Not only are a large number of projects based in LA, they also collect a disproportionate amount of the money pledge. 24% of all the money pledged to Kickstarter film crowdfunding campaigns between April 2009 and October 2015 went to projects based in LA.
What percentage of film crowdfunding projects are successful?
Across all film projects, 42.6% reach or over-reach their goal (see my notes at the bottom of this article for methodology for calculating this rate). Over time the success rate for film projects has been dropping, but not by much when you consider that there are many more projects competing. In August 2009, 46% of film projects reached their goal, whereas by August 2015 that had fallen to 32% (Aug 2015 saw 20 times as many projects being launched compared to Aug 2009).
Over the next few weeks, I’m going to be sharing more data on the success rate of film crowdfunding projects, but today we’re just going to look at how success rates differ for genres and day of launch.
Short films have the highest success rate with almost 59% of them reaching their goal. This is likely related to the fact that short films also ask for the lowest average goal (See next week’s article for more info on this).
Film projects where their deadline falls on a Sunday have lower success rates – 40.5% are successful, compared with an average of 43% for all the other days of the week.
And if we look at the ten countries which have the highest number of film projects, we can see that the French lead the pack, with a 41.1% success rate and the Dutch have the lowest, with just 17 of their 112 film projects reaching their goal (15.2%).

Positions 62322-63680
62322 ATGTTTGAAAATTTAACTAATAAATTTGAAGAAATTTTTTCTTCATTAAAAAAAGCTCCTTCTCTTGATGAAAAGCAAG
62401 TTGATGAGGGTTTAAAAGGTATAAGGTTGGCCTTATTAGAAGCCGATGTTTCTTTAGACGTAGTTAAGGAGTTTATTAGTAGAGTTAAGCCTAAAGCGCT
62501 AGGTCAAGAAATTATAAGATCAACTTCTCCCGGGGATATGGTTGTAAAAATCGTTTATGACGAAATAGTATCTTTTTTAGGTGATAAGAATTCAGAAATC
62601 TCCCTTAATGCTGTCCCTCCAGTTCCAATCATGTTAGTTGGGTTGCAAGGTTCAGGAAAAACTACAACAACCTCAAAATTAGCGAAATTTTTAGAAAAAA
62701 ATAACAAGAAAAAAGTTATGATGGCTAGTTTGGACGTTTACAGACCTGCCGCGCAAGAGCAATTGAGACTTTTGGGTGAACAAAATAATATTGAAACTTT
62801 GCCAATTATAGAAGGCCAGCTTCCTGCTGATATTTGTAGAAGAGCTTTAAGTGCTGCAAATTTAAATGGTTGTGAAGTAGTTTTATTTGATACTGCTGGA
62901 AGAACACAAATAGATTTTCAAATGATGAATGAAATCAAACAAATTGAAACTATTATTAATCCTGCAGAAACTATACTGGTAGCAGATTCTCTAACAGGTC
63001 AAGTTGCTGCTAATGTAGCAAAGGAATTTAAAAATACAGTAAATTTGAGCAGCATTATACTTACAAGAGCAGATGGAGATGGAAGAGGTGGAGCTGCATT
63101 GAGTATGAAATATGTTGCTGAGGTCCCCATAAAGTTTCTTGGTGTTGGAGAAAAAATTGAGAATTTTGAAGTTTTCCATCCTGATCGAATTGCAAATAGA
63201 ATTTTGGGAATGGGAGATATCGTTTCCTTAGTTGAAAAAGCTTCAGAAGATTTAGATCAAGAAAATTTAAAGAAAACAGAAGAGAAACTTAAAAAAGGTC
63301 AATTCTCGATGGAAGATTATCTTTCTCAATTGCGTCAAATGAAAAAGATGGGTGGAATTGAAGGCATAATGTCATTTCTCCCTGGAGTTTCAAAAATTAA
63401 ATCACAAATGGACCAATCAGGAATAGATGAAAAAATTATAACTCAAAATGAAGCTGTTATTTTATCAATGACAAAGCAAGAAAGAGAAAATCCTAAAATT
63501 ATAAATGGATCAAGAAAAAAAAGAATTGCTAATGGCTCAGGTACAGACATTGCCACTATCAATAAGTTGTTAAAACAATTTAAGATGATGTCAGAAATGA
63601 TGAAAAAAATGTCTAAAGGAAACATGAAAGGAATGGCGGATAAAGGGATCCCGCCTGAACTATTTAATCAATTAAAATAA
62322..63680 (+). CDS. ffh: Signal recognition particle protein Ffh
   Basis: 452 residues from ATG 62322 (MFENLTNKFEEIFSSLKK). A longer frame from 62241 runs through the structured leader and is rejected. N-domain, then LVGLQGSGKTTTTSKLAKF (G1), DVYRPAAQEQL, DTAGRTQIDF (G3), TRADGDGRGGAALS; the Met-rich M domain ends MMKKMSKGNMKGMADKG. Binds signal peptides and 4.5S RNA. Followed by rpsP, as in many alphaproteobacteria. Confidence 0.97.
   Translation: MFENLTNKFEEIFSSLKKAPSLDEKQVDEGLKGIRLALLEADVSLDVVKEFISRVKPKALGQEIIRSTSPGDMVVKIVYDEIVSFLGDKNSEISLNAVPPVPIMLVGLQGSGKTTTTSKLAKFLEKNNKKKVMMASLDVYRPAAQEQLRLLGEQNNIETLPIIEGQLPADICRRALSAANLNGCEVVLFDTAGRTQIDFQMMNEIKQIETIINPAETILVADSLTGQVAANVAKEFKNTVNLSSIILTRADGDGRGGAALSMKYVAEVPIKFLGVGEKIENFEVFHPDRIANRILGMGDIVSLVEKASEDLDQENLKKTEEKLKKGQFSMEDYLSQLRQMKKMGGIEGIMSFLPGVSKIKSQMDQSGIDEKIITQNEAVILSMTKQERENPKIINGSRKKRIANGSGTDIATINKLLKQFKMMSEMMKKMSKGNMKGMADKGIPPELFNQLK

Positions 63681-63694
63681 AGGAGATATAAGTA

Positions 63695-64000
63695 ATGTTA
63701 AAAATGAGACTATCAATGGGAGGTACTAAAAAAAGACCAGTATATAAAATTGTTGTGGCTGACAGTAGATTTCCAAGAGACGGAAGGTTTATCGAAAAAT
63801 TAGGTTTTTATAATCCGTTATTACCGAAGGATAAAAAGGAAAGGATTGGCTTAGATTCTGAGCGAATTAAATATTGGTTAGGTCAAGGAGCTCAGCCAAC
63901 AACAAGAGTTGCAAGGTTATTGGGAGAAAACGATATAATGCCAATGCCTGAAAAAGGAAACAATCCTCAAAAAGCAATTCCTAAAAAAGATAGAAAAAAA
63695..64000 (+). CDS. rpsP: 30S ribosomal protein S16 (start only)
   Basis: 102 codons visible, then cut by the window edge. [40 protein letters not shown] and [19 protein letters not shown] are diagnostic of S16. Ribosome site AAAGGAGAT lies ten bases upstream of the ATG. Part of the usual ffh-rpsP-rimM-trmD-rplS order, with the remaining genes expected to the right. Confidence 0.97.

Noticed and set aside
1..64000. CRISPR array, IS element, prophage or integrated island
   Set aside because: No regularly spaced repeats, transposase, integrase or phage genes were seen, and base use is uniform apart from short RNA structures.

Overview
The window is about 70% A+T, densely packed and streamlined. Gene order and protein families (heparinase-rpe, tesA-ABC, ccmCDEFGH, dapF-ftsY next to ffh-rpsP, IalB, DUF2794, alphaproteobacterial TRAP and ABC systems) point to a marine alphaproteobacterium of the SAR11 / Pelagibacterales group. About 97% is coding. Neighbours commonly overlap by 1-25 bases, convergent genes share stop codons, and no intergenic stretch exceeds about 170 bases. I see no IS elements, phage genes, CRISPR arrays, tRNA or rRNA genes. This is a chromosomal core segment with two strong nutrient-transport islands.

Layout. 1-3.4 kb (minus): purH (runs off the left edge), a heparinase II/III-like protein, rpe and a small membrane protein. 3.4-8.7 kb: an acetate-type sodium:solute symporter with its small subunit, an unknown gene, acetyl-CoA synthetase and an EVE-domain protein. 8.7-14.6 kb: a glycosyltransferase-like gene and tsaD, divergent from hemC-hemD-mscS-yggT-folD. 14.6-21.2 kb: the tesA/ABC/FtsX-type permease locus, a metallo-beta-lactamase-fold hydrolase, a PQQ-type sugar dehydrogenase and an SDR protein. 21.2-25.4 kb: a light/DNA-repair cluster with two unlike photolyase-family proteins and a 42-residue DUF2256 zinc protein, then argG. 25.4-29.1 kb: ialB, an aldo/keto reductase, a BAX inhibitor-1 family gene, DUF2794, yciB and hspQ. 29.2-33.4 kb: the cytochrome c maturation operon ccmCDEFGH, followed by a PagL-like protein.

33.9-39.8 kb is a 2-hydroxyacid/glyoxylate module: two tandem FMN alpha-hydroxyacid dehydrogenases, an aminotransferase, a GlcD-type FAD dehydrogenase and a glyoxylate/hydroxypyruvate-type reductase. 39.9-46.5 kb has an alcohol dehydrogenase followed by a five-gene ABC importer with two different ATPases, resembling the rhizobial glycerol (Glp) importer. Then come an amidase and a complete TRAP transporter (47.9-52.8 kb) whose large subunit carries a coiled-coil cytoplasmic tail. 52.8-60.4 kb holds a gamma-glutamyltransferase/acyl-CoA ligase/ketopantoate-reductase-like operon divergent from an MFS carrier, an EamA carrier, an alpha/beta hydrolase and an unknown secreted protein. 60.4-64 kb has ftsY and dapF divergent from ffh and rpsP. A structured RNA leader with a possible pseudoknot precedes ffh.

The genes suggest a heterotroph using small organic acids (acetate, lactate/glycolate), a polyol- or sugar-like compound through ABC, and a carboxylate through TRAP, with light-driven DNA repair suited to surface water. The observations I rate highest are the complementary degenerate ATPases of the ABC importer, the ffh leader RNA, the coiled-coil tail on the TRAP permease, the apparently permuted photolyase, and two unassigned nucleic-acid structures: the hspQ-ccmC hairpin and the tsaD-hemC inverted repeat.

Data and methodology
I looked at all film crowdfunding campaigns on Kickstarter launched between the start of Kickstarter in April 2009 (the first film project I have was launched on 29 April 2009) and 2nd October 2015. I excluded any projects still live when I collected the last of my data.
It’s certainly possible that I’ve missed a few projects. I have cross-referenced my data with Kickstarter’s live data at kickstarter.com/help/stats and the Wayback Internet Archive to look at the ‘live’ data for 297 points in time between June 2012 and September 2015. I have data on 96.9% of the film projects over the studied period.
When talking about the number of projects launched I included all of them, no matter what the outcome was. However, when discussing campaign success rates I looked at the number which were successfully funded out of those projects that had reached the final deadline of their campaign, excluding campaigns which were suspended by Kickstarter or cancelled by the creator. This means that my formula was “successful campaigns / (successful campaigns + failed campaigns)“.
This is very similar but not identical to how Kickstarter calculate success rates on their stats page. I do not know if a suspended or cancelled campaign reached their deadline before being closed – only that the project was not either ‘successful’ or ‘failed’. Here are some numbers to explain the different methods of calculating the success rate…
- There were 47,809 film projects in my research dataset. Of those, 24,943 were successful, 18,504 failed, 4,301 were cancelled and 61 were suspended.
- I have chosen to take the number of successful projects over the combined figure of those successful and failed. i.e. 24,943 / 43,447 = 42.6%
- I could have chosen to take the number of successful projects over the total projects launch. i.e. 24,943 / 47,809 = 38.7%.
- Kickstarter’s current published success rate for film projects is 37.6%. The difference between this and the above figure is because they are including slightly more projects than I have, their figure is up to date whereas my data ends in October 2015 and because they know which cancelled and suspended projects reached the deadline date.
I’m really excited about publishing this data as it’s been a long-running project of mine. It took a while to gather the data and then to actually crunch it but now that’s done I hope that this can be of use to filmmakers everywhere.
Next week we’re going to look at money – the goals the filmmakers are trying to raise and how much is actually given by backers.